Female-portrait

Victorian Arts Style: Animal Painting

Selective breeding of dogs was taken up after profitability of drawings and paintings was realised; especially amidst wealthy British. Hunting, shooting, fishing were further promoted as pass time for the prize captured was depicted in art. Landseer (1802-1873) produced outstanding works of art of scenes, individuals, untamed life of Scotland etc.

Animal-painting
Animal-painting

Classical Revival

As the century advanced and the mix of automation, monetary decay, political turmoil and religious confidence made Britain an inexorably unsavory place in which to live, the populace progressively returned to look to pre-mechanical circumstances as a brilliant age. As a major aspect of this pattern, painters were attracted to pre-mechanical subjects and methods, art purchasers were especially attracted to specialists who could make associations between the present day and these glorified circumstances, for example, to the Middle Ages. works of art on medieval topics, especially Arthurian legend and religious subjects. painting distinctive times of the admired past; Lawrence Alma-Tadema painted scenes of Ancient Rome, previous Pre-Raphaelite John Everett Millais took to painting in the style of painters from the period promptly going before the Industrial Revolution, for example, Joshua Reynolds and Thomas Gainsborough, and Frederic Leighton represented considerable authority in very glorified scenes from Ancient Greece

French Influence on Victorian art style

The Franco-Prussian War of 1870 caused vast quantities of French specialists, for example, Claude Monet and Camille Pissarro to move to London, carrying with them new styles of painting. Country scenes, and pictures of ranchers and anglers and their families, turned into an exceedingly mainstream subject both in Britain and all through industrializing Europe. Art provinces started to open in areas thought especially beautiful, enabling craftsmen and understudies to work in the wide open and meet bona fide nation individuals, while still in the organization of similarly invested individuals.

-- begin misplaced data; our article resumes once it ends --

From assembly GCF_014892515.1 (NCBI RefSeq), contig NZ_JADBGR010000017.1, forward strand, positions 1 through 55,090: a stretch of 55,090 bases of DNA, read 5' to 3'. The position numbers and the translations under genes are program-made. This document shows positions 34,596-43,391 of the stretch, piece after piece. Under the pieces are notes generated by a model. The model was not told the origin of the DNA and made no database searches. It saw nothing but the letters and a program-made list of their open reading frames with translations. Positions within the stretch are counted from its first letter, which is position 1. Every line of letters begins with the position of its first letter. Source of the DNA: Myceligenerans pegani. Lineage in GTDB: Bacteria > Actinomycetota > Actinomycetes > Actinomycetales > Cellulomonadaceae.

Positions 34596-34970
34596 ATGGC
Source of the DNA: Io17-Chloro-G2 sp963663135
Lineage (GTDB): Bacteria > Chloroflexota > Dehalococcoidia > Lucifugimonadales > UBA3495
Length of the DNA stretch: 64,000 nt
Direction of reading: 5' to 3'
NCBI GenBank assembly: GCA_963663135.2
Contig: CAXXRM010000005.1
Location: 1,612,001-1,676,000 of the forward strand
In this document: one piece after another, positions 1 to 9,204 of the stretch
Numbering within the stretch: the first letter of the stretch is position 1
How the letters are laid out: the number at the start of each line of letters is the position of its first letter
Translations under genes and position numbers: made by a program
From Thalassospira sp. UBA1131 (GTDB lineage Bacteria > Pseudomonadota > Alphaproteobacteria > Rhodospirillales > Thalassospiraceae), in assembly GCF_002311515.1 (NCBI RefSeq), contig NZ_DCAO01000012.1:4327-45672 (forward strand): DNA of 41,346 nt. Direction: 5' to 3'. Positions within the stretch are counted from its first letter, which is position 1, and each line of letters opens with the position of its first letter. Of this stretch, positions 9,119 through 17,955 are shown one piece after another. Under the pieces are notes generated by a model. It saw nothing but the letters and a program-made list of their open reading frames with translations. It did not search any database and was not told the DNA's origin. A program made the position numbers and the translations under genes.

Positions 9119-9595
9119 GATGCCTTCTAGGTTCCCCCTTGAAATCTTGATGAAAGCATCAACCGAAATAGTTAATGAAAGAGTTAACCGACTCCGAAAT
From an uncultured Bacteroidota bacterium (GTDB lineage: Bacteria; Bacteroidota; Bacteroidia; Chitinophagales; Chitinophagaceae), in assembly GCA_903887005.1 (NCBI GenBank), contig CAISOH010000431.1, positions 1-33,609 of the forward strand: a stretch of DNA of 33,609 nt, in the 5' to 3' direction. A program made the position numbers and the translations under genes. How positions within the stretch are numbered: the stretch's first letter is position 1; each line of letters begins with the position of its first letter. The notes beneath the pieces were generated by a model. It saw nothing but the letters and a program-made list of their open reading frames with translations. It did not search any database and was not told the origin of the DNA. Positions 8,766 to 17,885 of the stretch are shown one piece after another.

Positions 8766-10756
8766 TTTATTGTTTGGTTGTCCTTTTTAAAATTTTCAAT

Etching

The origin of Etching is said to be in France. Etching has been equated with legion-making. The etching artists come up with subjects of their own or reproduce previous artworks using etching needles. Seymoyer Haden and Whistler were the artists in Britain. Publications of Etchers Club (1844) was a matter of interest for few.Hamerton’s book ‘Etching and Etchers’ and periodical called “The Portfolio’ introduced the subject to laymen.

Victorian-Etching
Victorian-Etching

One can thus observe large variety merely in types of paintings in Victorian era. Sculpting, engraving, etching were other forms of art soon catching up. It is a matter of interest that such arts flourished and continued in times to come. They were inspired by the Renaissance but also witnessed changing times and thus variety of themes as reflected in the medium of art.